Tuesday, November 28, 2006

LINKS: Supreme Court Justices Discuss The Obvious Questions On Patent Obviousness

COMMENTS: This is a good step. I am excited to read their final opinion.

Supreme Court Justices Discuss The Obvious Questions On Patent Obviousness: "It's taken a while, but today was the day that the Supreme Court finally heard the KSR v. Teleflex case on patent obviousness that many have been hoping would reach the court for years. It's not always easy to tell how the justices really feel from what they say, but News.com has a pretty good summary of some of the quotes from the justices that suggests at least a few of them realize what's at stake. Multiple justices seemed to indicate that the current situation takes common sense out of the equation -- and that's a real problem. Chief justice Roberts noted that with the current situation: 'It's worse than meaningless because it complicates the question rather than focusing on the statute.' Justice Scalia noted that the current 'test' is 'gobbledygook' and 'meaningless.' Justice Breyer noted that it's impossible to set a hard definition for obviousness, and that the current situation doesn't allow for the flexibility that's needed to determine obviousness. This is a key point. Supporters of the current system claim that since obviousness is impossible to determine exactly, that there's simply no way to test for it. That's both false and misleading -- since large parts of our legal system involve 'tests' that cannot be proven exactly.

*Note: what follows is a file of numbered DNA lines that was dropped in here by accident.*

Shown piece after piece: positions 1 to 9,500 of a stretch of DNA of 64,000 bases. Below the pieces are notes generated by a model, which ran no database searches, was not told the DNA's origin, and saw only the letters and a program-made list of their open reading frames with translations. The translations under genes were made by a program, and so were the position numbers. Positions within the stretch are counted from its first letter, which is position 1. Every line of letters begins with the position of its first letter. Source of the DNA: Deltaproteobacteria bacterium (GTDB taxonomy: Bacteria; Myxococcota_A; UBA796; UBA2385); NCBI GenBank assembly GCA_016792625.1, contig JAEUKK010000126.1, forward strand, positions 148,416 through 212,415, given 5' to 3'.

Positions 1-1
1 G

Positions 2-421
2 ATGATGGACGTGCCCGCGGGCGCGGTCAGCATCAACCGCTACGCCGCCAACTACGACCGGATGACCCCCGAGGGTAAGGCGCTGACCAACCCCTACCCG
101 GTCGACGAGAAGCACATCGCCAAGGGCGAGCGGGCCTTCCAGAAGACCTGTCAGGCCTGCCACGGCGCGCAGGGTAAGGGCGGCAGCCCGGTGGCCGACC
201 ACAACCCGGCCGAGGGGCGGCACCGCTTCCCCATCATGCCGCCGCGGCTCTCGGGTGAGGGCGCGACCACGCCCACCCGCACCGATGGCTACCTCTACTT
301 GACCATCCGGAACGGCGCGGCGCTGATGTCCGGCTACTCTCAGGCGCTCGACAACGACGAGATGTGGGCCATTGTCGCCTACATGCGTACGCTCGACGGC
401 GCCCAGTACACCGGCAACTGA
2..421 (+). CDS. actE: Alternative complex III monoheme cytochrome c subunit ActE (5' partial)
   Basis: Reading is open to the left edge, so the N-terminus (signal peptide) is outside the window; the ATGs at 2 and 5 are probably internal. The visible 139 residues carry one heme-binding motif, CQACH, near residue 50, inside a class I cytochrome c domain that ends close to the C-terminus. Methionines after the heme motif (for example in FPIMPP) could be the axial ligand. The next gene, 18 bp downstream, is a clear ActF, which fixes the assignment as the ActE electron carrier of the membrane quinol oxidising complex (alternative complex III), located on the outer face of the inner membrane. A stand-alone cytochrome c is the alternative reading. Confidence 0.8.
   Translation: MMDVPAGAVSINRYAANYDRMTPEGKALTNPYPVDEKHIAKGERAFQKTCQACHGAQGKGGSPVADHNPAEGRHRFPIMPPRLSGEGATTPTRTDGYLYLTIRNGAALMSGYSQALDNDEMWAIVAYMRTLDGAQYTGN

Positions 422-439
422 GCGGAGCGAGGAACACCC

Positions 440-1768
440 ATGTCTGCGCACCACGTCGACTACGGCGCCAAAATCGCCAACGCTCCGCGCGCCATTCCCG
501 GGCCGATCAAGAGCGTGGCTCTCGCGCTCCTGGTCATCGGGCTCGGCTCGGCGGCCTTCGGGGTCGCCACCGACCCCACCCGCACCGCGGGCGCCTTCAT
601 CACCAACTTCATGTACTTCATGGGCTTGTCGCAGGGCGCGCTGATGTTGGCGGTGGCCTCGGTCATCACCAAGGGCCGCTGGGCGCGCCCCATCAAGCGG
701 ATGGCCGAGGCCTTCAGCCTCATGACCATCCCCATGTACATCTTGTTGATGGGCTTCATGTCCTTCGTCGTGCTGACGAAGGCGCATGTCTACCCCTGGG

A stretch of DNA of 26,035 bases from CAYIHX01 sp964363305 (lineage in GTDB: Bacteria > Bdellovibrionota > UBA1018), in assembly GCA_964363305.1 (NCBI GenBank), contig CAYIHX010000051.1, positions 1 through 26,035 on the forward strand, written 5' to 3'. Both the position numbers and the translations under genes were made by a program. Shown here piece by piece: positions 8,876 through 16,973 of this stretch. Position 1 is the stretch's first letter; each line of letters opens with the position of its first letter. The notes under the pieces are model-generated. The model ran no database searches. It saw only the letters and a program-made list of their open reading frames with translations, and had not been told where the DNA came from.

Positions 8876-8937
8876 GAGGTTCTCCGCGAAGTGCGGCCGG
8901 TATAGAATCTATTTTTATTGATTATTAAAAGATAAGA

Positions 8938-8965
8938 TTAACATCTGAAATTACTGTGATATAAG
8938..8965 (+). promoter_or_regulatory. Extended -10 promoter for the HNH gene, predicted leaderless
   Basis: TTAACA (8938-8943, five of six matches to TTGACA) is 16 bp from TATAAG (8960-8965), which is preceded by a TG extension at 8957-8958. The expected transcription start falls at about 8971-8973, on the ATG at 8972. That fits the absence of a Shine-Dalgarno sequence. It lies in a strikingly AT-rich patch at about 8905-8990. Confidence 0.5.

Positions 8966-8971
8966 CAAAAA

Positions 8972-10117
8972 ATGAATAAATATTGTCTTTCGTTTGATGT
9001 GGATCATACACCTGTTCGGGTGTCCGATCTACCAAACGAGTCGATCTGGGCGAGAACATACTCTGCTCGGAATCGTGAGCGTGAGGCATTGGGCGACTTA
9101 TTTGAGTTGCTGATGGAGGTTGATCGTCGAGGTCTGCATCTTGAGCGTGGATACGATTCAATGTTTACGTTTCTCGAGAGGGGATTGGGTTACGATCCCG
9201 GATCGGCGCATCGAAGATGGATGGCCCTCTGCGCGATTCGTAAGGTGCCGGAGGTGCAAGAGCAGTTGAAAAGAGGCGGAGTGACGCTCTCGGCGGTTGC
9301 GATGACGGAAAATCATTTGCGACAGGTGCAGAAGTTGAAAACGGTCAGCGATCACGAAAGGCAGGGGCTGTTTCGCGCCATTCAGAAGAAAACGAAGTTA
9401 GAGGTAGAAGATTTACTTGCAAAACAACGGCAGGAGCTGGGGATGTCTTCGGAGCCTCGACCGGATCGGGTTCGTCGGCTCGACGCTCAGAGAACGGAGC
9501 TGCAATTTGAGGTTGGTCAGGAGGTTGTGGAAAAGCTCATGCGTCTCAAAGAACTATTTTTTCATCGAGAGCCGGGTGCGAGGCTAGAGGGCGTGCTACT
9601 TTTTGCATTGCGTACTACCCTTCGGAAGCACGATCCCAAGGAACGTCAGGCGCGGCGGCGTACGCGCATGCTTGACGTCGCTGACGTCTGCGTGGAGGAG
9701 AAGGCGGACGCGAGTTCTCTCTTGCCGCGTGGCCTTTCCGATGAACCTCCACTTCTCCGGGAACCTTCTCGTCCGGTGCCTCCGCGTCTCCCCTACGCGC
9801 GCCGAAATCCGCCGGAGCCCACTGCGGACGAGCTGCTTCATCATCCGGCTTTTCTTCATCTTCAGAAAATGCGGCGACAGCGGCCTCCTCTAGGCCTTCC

The arguments against adjusting the standard for obviousness seemed to be focused on two things: that obviousness is impossible to determine in hindsight and what a huge mess would be caused if the standard were suddenly changed. The first one is certainly an issue, but, again it's something that more flexibility should make bearable. Someone looking to show obviousness would need to show not prior art, but enough evidence suggesting that others skilled in the field were moving towards the same thing prior to the invention at hand. As for the second point, it may very well cause a mess as it opens up new ways to challenge many patents granted over the last couple of decades. However, that's hardly a reason not to fix the rule. If those patents were granted incorrectly, as many appear to have been, then it only serves the original, Constitutional, purpose of the patent system to correct the error, no matter what mess it creates initially."

(Via Techdirt.)


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